** (2 stars) Apartment 2G
206 South Royal Ave.
(at Route 340), Front Royal
Open: for dinner Wednesday through Saturday 6:30 to 9 p.m. Closed Sunday through Tuesday. AE, MC, V. Reservations required. No smoking. Not wheelchair accessible. Parking lot. Prices: mid-week tapas $4.75 to $9.50 each; weekend fixed-price, four-course diner $45 per person. Full weekend dinner with wine, tax and tip about $75 per person.
Restaurant pet peeves? I can count plenty of them: Being asked if I want pepper before I've tasted my food. Having to endure advertisements when I'm put on hold while making a reservation. Waiters who don't tell the truth. ("Everything's good!" some of them tell diners who ask for what a chef does best.)
Another nit is finding a TV in a dining room. Restaurateurs claim they turn on the TV to stay competitive, but I doubt it's as necessary as they say -- unless, of course, the nation is under siege or a new episode of "The Simpsons" is on. Really, isn't it a luxury to be spared from talking heads and news crawls for an hour or two, especially when you're eating?
So you'd imagine my initial reaction to Apartment 2G, whose four small dining rooms each display a TV, would be to turn around and walk out. Instead, I found myself transfixed. It's not often that you have the chance to watch your dinner prepared as it is here, where two photogenic cooks -- husband and wife David and Stacey Gedney -- beam (and get beamed) from a slip of a kitchen in the rear of the building to a small screen near you. Far from being a distraction, the silent televised performance is a little bonus, much like the amuse-bouche that precedes a weekend dinner. "Our own reality TV," joked a server.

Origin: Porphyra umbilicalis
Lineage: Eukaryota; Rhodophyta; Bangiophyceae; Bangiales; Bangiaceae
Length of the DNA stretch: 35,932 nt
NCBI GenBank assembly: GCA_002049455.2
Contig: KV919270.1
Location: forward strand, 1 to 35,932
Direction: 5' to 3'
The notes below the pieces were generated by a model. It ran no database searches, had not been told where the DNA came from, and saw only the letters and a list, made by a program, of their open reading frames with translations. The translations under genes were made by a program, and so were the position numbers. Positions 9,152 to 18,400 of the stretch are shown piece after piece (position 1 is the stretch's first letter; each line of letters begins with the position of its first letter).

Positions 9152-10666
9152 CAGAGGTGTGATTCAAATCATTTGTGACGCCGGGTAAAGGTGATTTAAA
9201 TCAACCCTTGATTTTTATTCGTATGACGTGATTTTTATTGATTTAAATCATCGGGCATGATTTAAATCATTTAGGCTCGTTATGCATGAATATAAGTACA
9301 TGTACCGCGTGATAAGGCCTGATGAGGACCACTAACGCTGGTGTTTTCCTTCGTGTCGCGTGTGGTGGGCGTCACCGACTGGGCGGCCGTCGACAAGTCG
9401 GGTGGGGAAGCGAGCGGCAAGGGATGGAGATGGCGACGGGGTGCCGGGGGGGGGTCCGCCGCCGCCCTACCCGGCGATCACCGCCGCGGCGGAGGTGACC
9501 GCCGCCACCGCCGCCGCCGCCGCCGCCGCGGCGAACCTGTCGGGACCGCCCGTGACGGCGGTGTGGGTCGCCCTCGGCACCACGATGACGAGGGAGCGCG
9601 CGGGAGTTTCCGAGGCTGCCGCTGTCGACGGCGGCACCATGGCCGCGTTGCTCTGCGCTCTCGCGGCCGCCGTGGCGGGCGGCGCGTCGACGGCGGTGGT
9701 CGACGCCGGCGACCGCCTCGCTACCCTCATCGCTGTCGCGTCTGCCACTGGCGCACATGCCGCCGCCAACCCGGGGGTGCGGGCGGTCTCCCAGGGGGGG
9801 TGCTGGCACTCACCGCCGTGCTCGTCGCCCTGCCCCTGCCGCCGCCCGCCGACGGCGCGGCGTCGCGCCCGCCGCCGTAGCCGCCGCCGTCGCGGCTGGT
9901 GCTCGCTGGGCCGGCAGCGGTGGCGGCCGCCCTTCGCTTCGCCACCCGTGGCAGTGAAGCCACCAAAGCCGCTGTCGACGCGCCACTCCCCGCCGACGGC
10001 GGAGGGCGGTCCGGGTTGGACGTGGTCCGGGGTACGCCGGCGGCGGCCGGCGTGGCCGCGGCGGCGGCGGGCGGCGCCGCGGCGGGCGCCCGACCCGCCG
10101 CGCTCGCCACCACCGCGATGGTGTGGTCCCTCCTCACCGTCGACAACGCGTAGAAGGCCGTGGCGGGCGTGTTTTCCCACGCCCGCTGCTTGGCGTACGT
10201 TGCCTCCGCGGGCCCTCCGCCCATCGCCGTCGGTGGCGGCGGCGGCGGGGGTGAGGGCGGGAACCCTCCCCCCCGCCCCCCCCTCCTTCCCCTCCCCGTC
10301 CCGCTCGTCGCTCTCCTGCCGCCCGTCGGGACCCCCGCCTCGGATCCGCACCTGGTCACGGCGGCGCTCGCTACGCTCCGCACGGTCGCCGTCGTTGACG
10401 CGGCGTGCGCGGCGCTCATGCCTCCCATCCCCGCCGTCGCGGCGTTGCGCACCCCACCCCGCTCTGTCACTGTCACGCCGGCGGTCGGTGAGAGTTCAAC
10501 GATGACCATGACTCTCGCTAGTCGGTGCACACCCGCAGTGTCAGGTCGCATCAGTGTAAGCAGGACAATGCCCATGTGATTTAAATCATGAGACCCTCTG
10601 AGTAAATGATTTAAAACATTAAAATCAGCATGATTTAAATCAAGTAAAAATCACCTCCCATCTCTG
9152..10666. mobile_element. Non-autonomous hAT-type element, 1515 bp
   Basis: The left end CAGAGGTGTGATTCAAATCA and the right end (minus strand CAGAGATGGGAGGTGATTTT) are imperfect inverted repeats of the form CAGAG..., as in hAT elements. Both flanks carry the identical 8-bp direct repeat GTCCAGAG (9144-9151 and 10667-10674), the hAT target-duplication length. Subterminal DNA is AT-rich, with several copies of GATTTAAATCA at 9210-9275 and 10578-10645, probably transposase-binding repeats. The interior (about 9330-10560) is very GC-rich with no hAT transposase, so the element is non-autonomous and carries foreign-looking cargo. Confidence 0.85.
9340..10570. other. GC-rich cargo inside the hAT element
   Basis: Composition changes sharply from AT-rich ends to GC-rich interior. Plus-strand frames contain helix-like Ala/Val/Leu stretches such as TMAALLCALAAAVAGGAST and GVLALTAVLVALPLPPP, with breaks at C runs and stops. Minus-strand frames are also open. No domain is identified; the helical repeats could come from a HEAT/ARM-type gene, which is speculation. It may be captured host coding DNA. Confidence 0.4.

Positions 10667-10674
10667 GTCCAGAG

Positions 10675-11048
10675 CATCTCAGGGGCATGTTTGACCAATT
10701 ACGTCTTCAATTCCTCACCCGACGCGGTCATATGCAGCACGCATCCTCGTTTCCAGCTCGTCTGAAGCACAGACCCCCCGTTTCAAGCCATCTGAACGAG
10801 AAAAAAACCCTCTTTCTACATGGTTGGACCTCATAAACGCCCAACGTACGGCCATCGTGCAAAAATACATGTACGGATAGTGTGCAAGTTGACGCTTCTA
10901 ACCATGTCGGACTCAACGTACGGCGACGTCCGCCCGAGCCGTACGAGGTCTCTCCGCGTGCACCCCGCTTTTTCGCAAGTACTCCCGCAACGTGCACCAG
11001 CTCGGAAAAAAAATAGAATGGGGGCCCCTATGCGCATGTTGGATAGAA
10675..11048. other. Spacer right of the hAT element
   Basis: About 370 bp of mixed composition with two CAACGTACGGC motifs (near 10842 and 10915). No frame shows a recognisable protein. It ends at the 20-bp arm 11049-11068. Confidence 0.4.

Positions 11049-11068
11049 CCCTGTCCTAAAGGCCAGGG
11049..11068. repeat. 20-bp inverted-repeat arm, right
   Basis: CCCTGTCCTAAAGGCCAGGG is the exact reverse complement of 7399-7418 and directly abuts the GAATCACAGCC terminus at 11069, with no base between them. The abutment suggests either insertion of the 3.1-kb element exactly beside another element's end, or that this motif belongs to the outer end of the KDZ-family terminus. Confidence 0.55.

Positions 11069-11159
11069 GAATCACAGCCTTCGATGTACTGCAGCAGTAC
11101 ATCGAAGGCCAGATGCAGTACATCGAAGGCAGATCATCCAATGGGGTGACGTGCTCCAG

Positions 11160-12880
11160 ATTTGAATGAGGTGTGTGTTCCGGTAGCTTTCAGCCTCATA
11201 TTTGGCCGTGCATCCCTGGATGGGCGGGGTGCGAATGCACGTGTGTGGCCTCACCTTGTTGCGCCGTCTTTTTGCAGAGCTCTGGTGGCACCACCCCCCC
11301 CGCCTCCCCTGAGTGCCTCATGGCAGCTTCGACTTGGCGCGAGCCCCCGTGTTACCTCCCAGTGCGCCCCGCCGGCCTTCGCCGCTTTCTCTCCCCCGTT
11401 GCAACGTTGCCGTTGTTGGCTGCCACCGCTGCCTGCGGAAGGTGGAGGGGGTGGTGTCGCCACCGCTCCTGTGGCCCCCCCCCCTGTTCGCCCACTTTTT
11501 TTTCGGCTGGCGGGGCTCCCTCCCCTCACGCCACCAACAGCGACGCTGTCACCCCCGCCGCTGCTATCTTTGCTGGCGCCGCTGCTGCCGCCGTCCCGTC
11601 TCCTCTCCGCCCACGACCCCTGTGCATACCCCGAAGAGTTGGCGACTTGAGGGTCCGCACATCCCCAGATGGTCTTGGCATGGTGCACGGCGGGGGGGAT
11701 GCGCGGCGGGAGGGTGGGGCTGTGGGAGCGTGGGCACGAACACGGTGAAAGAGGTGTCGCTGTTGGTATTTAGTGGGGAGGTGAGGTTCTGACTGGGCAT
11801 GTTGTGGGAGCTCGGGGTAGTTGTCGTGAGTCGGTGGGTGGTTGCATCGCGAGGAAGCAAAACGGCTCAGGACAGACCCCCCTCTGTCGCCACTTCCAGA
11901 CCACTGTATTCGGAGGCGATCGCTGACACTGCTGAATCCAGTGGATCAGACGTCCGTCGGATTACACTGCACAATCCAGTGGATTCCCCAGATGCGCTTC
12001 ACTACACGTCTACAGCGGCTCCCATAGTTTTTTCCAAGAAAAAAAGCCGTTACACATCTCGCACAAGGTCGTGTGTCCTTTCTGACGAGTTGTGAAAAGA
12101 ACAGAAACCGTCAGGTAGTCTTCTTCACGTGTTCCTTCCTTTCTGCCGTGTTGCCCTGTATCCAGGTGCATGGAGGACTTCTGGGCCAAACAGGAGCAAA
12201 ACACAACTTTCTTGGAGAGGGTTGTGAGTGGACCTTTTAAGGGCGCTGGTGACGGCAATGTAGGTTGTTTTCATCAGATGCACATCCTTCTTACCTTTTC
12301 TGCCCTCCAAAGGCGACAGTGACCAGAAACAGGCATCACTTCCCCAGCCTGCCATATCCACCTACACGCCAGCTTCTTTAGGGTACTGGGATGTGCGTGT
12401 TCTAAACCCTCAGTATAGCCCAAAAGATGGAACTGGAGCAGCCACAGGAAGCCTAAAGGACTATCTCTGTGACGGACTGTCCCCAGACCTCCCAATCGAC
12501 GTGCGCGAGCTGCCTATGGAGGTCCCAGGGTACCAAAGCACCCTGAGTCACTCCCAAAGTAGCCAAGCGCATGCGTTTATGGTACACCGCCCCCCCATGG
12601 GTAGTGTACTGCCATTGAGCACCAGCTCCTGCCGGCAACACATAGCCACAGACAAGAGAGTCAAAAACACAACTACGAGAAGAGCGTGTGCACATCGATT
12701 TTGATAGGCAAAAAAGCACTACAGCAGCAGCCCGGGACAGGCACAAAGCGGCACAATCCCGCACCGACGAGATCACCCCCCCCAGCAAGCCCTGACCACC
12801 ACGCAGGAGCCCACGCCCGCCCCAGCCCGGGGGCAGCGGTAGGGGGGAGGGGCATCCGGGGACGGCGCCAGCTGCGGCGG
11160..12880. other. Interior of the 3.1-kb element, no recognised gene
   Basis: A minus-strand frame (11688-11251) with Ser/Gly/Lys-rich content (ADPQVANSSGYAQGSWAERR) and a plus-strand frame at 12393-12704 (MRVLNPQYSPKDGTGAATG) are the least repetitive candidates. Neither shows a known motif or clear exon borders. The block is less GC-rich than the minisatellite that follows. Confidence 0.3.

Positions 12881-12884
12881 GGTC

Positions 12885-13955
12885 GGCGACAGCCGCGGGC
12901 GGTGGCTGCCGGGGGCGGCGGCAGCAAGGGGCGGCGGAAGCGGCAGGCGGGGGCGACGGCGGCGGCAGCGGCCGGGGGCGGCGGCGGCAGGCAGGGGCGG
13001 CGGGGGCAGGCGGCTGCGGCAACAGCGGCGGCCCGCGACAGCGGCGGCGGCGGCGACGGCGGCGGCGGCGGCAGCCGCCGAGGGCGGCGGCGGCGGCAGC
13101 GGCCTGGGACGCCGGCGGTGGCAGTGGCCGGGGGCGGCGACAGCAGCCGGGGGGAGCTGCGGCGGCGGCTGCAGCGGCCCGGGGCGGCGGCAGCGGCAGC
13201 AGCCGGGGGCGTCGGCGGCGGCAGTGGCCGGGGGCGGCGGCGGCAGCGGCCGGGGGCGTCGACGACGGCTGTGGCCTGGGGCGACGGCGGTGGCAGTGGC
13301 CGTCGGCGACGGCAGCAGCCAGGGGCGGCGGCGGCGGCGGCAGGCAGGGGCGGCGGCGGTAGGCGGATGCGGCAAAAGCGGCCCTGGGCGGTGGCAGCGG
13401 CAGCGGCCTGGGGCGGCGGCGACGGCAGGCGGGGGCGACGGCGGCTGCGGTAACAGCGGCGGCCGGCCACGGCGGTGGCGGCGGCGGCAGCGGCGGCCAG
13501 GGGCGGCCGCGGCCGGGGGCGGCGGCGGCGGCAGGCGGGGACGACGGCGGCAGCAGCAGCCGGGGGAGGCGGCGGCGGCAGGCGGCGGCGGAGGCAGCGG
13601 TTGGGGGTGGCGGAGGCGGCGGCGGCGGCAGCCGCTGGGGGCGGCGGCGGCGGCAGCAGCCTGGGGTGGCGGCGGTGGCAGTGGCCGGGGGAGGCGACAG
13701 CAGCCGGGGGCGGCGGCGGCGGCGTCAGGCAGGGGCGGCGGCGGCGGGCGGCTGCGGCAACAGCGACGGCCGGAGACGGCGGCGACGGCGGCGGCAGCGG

First, some history. When it opened above a food shop called J's Gourmet two years ago, Apartment 2G, carved from former living quarters, was designed to host cooking classes, an idea that never caught on.
Theme dinners, in which the Gedneys and other chefs prepared meals celebrating Cajun, Tuscan and other cooking styles, didn't garner much of an audience, either. The couple eventually settled on a game plan that seems to work: a budget-friendly menu of tapas to draw the locals on Wednesdays and Thursdays, and a more elaborate, four-course dinner to lure tourists and others on Fridays and Saturdays.
The mid-week collection of Spanish-inspired small plates relies on quality in-gredients and simple arrangements. A saucer-size crab cake is almost all seafood, crisped on its surface and perched on a slaw of finely sliced fennel, red onion and sweet bell peppers. Chicken croquettes are full of flavor, rich with cream, garlic and fresh herbs. Shards of nutty manchego cheese share a plate with matchsticks of what looks like ham but turns out to be quince paste. Chorizo draped with heat-softened onions, on the other hand, is surprisingly tame, and the cooks seem infatuated with mayonnaise, which they use, in one form or another, with abandon. But there's more to admire than admonish. Pork, for example, sends a hush over the table. Thick slices of meat are cooked to a pale pink; moist and succulent, they remind me that some pork still has savor, while the chunky tomato-caper sauce that decorates the protein adds a tangy punch. If you're a meat eater, and pork is offered, don't miss it.
Reached by a narrow flight of stairs, Apartment 2G feels like the residence it once was. The ceilings hang low, the floors creak beneath your feet and the restroom retains its bathtub. But the close quarters -- 40 seats scattered among the dining areas -- are more intimate than confining, thanks to a restful color scheme and a musical backdrop that runs to Billie Holiday and Ol' Blue Eyes. While I'm most drawn to the rooms overlooking the street, with their broad tables and big windows, each space has its charm. The setup means there's room for no more than two servers; in a pinch, one of the Gedneys might leave the kitchen to help deliver an order.